Totals By Year
Population(s) Served

Women and girls

Type of Metric

Output - describing our activities and reach

Direction of Success

Holding steady

Context Notes

As a result of the COVID-19 pandemic, much of our community programming was temporarily suspended out of an abundance of caution to protect the health and safety of our members and community partners.

Number of community partnerships

This metric is no longer tracked.
Totals By Year
Population(s) Served

Women and girls

Type of Metric

Output - describing our activities and reach

Direction of Success

Holding steady

Context Notes

The JLC maximizes its impact through strategic partnerships with community-based organizations throughout the city of Chicago.

Our Sustainable Development Goals

SOURCE: Self-reported by organization

Learn more about Sustainable Development Goals.

Goals & Strategy

SOURCE: Self-reported by organization

Learn about the organization's key goals, strategies, capabilities, and progress.

Charting impact

Four powerful questions that require reflection about what really matters - results.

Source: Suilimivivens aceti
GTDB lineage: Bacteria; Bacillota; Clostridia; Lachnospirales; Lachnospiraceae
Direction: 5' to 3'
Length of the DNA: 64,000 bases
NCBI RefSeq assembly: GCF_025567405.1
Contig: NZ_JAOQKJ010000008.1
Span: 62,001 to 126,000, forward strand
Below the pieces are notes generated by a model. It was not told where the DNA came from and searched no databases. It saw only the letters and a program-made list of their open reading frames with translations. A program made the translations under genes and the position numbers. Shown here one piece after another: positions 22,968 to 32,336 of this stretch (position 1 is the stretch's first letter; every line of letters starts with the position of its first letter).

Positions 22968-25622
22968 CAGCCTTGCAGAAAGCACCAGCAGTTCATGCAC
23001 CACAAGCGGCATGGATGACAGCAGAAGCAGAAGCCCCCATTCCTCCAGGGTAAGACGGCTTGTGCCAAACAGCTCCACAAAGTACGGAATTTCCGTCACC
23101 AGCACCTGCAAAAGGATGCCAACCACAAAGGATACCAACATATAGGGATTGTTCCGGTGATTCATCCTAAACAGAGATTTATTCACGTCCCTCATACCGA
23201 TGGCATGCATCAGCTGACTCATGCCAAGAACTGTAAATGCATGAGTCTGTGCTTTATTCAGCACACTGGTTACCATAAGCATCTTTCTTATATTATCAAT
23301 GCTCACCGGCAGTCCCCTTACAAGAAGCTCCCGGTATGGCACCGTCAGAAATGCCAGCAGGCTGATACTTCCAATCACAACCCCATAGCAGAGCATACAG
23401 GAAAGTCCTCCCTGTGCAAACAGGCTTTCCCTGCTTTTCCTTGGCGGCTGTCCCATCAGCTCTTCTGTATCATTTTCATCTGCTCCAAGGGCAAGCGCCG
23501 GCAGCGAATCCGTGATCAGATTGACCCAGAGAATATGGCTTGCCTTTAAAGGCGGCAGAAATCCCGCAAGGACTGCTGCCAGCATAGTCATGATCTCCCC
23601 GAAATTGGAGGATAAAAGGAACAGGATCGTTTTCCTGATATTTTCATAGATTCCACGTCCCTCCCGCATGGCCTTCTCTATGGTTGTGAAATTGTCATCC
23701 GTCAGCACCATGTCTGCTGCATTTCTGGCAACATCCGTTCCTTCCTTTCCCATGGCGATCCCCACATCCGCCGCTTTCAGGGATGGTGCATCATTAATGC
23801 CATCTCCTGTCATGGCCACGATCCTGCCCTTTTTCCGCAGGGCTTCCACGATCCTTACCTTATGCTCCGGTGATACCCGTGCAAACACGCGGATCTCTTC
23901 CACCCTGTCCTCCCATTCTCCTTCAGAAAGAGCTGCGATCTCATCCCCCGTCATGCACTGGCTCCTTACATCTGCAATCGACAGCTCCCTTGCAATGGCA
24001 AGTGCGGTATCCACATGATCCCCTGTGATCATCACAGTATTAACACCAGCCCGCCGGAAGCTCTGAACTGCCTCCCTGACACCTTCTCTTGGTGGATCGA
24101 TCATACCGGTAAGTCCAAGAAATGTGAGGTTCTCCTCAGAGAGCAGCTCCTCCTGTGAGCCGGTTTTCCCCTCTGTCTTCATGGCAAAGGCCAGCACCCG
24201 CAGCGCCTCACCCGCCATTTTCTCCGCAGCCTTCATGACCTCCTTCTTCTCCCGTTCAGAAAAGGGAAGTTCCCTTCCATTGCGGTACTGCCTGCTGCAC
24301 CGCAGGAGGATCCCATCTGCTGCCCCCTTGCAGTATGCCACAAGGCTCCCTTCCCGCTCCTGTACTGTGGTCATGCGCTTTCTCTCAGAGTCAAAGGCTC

The Junior League of Chicago (JLC) is dedicated to strengthening and transforming our community through effective action and leadership of well-trained volunteers. For more than a century, the Junior League has empowered women to lead, through hands-on mentoring, advocacy, and education. We've built transformational female leaders who've set bold goals, opened their circles, disrupted convention and changed the conversation for the betterment of civil society. Through collaboration and engagement with our community partner agencies, we are committed to improving the lives of at-risk populations throughout the Chicagoland area, seeking to remove the many barriers to success which limit the ability of disadvantaged children and families to improve themselves and their community.